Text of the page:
The fourth value is “saving face”, which is commonly defined as the avoidance of embarrassment. Remember: many Asians are brought up to be perfectionists under significant pressure to meet family and societal expectations, which can make even the smallest missteps feel humiliating. When grown children are not taking care of their elder parents or they fail school or a job, that would also be considered as “losing face”. Another example of losing face would be when a family member has a mental illness, it’s considered “bad” because it brings shame to the family. In order to save face, it becomes extremely important to be able to keep your problems private, and carry your burdens alone. As a result, a lot of Asians believe that seeking help from others is a weakness. For example, family matters are not for the public, meaning it’s good to help others but not receive help. Most Asians try to be undemanding, diligent, and never ask for handouts from the government.
The Scarcity Mindset
The fifth cultural value is the scarcity mindset, which can cause people to believe that they will never have enough of something. Many Asians are taught to use natural and human resources mindfully and frugally. They believe earning money is difficult, so extravagant and frivolous spending is often discouraged. Unfortunately, this often means that enjoying oneself or indulging in certain pleasures like a vacation or expensive meal may cause feelings of guilt and stress over “irresponsible” choices. I also like to call the scarcity mindset “immigrant mentality” or “survival mentality”, because scarcity mindset might not only be taught as a cultural value, but also as a necessity for low income families. Even if an individual becomes financially comfortable, they may have never left the mindset of being worried about affording their basic needs.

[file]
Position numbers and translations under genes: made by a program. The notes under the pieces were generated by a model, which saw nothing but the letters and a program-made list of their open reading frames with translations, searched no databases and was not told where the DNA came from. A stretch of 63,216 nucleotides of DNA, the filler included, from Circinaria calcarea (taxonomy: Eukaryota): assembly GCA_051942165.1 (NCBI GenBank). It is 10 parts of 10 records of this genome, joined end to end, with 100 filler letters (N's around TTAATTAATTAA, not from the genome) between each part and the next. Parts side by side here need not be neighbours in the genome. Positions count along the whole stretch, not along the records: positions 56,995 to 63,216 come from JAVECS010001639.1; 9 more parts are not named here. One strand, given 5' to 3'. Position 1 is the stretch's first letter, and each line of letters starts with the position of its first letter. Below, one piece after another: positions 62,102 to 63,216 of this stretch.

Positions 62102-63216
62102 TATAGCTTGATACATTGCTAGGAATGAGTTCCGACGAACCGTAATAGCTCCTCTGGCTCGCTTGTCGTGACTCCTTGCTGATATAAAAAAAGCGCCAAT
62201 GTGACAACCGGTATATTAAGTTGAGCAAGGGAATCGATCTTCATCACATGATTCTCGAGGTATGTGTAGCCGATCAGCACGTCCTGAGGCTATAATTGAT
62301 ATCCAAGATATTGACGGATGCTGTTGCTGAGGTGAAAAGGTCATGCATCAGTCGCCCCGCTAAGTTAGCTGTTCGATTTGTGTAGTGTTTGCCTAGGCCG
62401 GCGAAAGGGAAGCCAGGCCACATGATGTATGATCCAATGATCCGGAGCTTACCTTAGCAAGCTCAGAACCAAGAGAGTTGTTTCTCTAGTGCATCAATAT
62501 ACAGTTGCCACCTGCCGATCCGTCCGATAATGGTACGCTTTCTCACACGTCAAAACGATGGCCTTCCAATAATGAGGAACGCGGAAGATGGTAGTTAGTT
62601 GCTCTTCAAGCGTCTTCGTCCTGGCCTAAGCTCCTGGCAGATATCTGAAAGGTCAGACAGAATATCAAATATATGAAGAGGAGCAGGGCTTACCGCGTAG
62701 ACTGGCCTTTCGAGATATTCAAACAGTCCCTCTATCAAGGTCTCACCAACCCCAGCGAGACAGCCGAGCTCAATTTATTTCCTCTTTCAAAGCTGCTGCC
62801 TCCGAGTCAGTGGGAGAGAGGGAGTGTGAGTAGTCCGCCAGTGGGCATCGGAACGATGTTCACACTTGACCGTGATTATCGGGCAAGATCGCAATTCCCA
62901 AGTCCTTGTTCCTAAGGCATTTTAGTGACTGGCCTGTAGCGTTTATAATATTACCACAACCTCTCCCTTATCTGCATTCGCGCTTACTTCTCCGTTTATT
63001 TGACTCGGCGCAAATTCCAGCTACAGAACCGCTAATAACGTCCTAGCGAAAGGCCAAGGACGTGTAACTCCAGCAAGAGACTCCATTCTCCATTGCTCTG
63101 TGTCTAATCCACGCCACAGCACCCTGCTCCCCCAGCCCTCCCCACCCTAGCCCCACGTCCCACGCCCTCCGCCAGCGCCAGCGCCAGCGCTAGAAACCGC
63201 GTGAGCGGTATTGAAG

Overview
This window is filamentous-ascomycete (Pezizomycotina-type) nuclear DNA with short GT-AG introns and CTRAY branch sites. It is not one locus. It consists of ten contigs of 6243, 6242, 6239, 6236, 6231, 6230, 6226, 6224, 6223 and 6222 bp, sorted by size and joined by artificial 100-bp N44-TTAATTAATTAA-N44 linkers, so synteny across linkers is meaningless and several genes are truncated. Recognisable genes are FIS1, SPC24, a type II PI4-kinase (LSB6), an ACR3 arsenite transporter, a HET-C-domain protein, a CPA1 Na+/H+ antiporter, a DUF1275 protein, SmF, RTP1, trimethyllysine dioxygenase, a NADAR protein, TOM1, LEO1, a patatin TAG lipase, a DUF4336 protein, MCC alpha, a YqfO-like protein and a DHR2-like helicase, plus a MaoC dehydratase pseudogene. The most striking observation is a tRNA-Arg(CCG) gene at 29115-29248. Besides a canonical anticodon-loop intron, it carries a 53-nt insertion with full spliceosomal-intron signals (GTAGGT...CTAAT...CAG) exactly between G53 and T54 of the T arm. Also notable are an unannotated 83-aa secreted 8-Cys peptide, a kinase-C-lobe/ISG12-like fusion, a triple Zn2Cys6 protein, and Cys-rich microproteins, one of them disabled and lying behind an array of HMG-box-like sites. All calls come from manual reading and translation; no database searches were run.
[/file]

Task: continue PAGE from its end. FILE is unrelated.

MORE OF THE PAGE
Although these 5 major beliefs contribute to why many Asians are dedicated, hardworking, selfless, and high-achieving individuals, they can also lead to lasting unhappiness if they are not balanced with the personal needs of an individual. If these beliefs apply to you, I hope you were able to identify how they may be negatively impacting your life, and whether or not they must be balanced with your other needs. If these beliefs do not apply to you, I hope you were able to gain some insights into Asian cultural beliefs, and approach your Asian friends and coworkers with openness and understanding.